The trail guide maps make it look like the mountain ranges are close together when in reality the term “canyon” (Donner Canyon) is used loosely. Without the California historic trail marker, you could miss it altogether. In fact, my only frustration with the Silver Island Loop is that the lack of any signage leaves you guessing as to exactly which peak is which.
The Silver Island Loop is great for explorers and families looking for a weekend adventure in the desert. It’s not only a great way to share a bit of Utah history with your kids, but it’s a fun way to gain a greater appreciation and love for our desert state.
The loop is only 54 miles long and can easily be done in a half day and that’s including a lunch break. The rest area along I-80 just outside the Bonneville Speed Way is also a great, shady place to enjoy your lunch and a view of the magnificent salt flats. There are no trees to provide shade along the loop.
Getting there: The Bureau of Land Management recommends taking I-80 to exit 4, near Wendover. Drive north toward Leppy Pass, then follow the signs for the backcountry byway.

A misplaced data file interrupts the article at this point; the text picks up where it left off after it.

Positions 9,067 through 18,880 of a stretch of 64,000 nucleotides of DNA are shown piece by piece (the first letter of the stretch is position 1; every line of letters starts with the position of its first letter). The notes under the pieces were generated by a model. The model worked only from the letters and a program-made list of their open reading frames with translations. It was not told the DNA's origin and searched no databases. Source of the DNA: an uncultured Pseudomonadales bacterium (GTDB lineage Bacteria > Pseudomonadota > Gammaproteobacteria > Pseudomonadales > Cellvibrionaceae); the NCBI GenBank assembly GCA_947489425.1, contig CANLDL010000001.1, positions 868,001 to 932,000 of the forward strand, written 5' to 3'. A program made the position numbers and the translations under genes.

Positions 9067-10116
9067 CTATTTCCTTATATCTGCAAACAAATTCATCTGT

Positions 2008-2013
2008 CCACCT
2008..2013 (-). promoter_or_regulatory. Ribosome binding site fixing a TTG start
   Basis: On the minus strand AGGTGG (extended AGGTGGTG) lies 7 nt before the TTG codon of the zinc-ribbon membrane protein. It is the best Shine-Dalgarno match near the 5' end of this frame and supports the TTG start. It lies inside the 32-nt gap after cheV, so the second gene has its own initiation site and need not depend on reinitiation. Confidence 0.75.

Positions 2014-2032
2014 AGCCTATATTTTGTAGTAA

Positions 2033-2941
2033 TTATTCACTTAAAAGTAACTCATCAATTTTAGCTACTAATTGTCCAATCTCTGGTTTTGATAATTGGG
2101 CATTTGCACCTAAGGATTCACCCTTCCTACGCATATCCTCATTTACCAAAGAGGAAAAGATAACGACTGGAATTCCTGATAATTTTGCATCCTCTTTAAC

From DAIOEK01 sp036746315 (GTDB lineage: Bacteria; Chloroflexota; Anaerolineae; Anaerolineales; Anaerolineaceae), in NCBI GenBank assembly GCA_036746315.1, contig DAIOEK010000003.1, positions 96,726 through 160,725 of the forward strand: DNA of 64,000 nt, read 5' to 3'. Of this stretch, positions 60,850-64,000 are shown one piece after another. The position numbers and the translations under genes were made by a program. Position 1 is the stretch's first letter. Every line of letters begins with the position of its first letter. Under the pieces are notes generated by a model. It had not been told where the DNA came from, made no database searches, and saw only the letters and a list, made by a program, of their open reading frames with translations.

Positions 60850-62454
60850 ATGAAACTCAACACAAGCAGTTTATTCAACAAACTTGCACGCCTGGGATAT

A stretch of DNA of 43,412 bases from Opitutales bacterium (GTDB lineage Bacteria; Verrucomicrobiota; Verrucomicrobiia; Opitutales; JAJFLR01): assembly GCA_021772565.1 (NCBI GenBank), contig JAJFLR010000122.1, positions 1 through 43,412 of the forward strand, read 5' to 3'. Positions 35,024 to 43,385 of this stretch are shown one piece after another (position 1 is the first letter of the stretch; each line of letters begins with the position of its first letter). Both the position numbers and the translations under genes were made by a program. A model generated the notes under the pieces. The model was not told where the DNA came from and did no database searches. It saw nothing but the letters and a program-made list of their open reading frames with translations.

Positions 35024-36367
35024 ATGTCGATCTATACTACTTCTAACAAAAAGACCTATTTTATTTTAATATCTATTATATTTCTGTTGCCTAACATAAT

Important note: The West Desert gets incredibly hot in the summer. Try to plan your adventure on a weekend where the temperature will be below 90 and pack plenty of water just in case you have car trouble.
The BLM’s own website about the Silver Island Loop recommends travelers be prepared for extreme conditions — routes that become impassable because of weather conditions, and temperatures above 100 degrees in the summer and below freezing in winter. Visitors are encouraged to bring along not just water, as I advised, but also spare clothing, food and shelter as well as a first aid kit, tools and a spare tire.
Cell phone coverage may be spotty; it’s always a good idea to let friends or family know where you’re going and when to expect you back when you are headed into the backcountry.
Maria Shilaos is a news anchor and reporter at KSL NewsRadio and host of Utah’s Noon News. To follow along on more of Maria’s adventures, subscribe to Let’s Get Moving with Maria on Apple Podcasts, Google Play, or wherever else you enjoy podcasts.